The Evolution Of Cemented Carbides

Online Editor

Tom Rayeck reveals how the combination of optimised carbide grades, AM and conventional manufacturing leads to durable valve components

Flow control is crucial within the oil and gas industry. Therefore, choke valves in numerous variations and dimensions are essential components for controlling the pressure and flow of well products. Having to endure severe conditions of multi-flow media, these components may suffer extreme mass loss by exposure to solid particle erosion and acidic corrosion. Maintaining or replacing worn-out parts is by far the least desirable option in the long term. Instead, choosing the most durable and reliable solution that easily withstands erosion as well as corrosion is preferable.

For such situations, cemented carbides have been a well-proven solution: high hardness, wear resistance and toughness, combined with other mostly adaptable, high-performance characteristics, make cemented carbide the ideal material for numerous applications. At present, Ceratizit has over 100 different carbide grades with varying compositions for specific applications available. They are optimised for erosion, corrosion, thermal fatigue resistance, optimal hardness/toughness balance or non-magnetic properties – depending on their intended use and the material combination.

Extremely Durable, Yet 3D-Printable

Most cemented carbides use a cobalt binder phase. But due to their limited corrosion resistance and their being prone to binder leaching, pure WC-Co carbides are often not suitable for application fields where corrosion is likely to occur. The only solution is to use materials such as Co/Cr, Co/Ni or Ni/Cr rather than pure cobalt binders. These grades, such as Ceratizit’s ultrafine nickel-binder grade CTU17R, have almost the same characteristics as WC-Co (hardness, dimensional stability, high resistance to wear and tear), but with one significant difference: they offer greatly improved resistance to corrosion and abrasion.

Now imagine the proven reliability of these carbide grades combined with the freedom of valve design offered by additive manufacturing (AM). The role of AM is still on the rise, either as a complementary technology to existing manufacturing processes, or even being accepted as a fully fledged alternative. Whereas 3D printing in the past was mainly used for plastic materials, more and more metal-based printing applications can be found today.

Nonetheless tungsten carbide 3D printing is still very exotic and is practised only by very few companies. Ceratizit is one of these companies and is now also able to offer its proven grade CTU17R as an AM variant. That opens up many opportunities for the design of components for the oil and gas industry, especially those that are impossible to achieve by conventional production processes.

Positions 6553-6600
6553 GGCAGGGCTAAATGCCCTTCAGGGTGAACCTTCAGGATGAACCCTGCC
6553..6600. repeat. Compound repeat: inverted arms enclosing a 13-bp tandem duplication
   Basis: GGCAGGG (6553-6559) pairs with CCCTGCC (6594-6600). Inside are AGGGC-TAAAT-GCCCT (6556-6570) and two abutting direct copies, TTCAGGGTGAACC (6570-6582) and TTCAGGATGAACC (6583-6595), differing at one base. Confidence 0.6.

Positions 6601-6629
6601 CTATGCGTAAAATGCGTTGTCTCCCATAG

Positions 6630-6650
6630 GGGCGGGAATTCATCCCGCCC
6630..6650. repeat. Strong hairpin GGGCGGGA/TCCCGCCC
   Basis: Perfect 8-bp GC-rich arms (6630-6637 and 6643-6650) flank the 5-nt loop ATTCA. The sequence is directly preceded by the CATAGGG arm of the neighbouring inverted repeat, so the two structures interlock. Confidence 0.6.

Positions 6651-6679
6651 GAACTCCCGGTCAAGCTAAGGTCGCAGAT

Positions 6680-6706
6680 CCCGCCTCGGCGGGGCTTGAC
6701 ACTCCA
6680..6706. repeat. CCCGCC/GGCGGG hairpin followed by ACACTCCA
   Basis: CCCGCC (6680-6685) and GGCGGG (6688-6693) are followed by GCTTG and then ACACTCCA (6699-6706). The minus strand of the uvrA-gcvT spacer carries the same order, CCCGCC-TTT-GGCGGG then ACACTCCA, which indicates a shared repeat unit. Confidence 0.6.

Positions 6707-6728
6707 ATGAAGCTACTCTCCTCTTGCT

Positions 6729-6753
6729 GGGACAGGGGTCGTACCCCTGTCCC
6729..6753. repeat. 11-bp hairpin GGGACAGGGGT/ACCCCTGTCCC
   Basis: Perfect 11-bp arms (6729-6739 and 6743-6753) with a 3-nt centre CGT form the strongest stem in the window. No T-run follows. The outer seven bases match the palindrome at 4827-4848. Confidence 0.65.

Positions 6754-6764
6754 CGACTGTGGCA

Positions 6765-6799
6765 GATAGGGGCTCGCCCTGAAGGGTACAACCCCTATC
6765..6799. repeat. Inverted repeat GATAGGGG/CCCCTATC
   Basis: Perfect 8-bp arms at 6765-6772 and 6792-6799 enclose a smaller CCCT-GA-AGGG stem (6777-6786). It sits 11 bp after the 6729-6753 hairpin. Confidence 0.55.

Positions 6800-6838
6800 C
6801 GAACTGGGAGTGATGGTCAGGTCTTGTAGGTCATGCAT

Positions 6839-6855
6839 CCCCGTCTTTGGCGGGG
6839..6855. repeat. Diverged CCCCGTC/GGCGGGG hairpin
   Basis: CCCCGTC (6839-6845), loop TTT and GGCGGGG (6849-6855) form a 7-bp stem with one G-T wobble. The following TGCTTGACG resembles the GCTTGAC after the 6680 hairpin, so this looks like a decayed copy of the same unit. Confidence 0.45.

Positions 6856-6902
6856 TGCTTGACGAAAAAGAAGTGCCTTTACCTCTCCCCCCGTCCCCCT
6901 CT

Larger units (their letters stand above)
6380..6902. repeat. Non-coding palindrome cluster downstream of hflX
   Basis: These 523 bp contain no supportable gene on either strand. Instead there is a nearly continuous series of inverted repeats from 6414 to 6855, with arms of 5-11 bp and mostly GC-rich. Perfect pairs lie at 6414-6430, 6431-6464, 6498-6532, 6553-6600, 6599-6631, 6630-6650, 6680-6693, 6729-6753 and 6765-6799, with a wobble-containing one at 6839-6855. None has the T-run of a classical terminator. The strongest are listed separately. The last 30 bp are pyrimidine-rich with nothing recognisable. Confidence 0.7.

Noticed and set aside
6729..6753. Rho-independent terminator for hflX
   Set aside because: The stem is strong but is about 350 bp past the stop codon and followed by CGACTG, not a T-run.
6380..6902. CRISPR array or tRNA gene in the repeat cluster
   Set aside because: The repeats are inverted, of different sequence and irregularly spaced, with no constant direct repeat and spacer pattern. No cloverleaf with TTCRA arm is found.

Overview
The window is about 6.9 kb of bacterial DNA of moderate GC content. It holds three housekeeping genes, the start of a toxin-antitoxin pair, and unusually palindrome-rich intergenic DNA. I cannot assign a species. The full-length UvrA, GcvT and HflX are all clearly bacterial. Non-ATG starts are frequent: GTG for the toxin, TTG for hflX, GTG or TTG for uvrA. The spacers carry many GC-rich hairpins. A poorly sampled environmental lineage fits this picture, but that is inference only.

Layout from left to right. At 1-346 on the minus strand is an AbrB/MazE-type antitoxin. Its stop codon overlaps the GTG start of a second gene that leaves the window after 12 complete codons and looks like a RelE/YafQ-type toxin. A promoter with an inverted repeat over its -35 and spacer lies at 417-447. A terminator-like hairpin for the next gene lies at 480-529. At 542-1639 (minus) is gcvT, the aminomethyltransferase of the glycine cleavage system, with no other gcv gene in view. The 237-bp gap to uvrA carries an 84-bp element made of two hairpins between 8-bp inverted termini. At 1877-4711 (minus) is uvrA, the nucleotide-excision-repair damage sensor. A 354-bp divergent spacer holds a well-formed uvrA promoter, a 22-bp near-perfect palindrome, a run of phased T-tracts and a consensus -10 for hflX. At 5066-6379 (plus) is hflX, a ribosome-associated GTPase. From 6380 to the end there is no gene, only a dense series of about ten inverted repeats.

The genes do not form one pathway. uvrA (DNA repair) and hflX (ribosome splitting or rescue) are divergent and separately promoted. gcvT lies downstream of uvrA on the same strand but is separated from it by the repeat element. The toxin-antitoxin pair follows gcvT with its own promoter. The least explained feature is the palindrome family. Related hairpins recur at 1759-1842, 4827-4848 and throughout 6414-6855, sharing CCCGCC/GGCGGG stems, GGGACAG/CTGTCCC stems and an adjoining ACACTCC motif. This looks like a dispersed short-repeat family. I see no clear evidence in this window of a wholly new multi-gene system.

Flexibility In Layers

3D printing offers a number of advantages when compared with legacy processes. The most important of these is the added flexibility 3D printing allows in design terms. 3D printing can make components that are hollow in certain areas. How is this possible? In 3D printing, material is added in layers, so the material density of the core can be altered. That means that certain areas can be hollowed out when required while other more critical areas can be reinforced – an ideal basis for lightweight design with increased strength. 3D printing also helps to save carbide, as production becomes more material-efficient. The technology can produce components that are smaller in terms of volume, but still yield the same performance.

Don’t Ditch The Conventional: Valves In XXL Dimensions

But when it comes to extraordinary dimensions, such as valves with diameters of more than 400mm or lengths in excess of 300mm, traditional production processes are back in the game. For example, horizontal flow valves can be equipped with carbide inserts to regulate the pressure and therefore the flow of oil, gas or some other medium. The real challenge in production is to deliver the desired dimensions in spite of the deformation that occurs in the sintering process. Every component has a linear shrinkage of 21 to 25% after sintering, and needs some subsequent grinding to get the exact final geometry the customer needs. Not forgetting that we start with a pressed blank weighing 300+kg and reduce it to something between 80 and 120kg for the final part. It requires very distinctive and specialised machinery, as well as a great deal of expertise, to produce parts for the oil and gas industry that will last and withstand the harshest conditions.

Tom Rayeck is with Ceratizit

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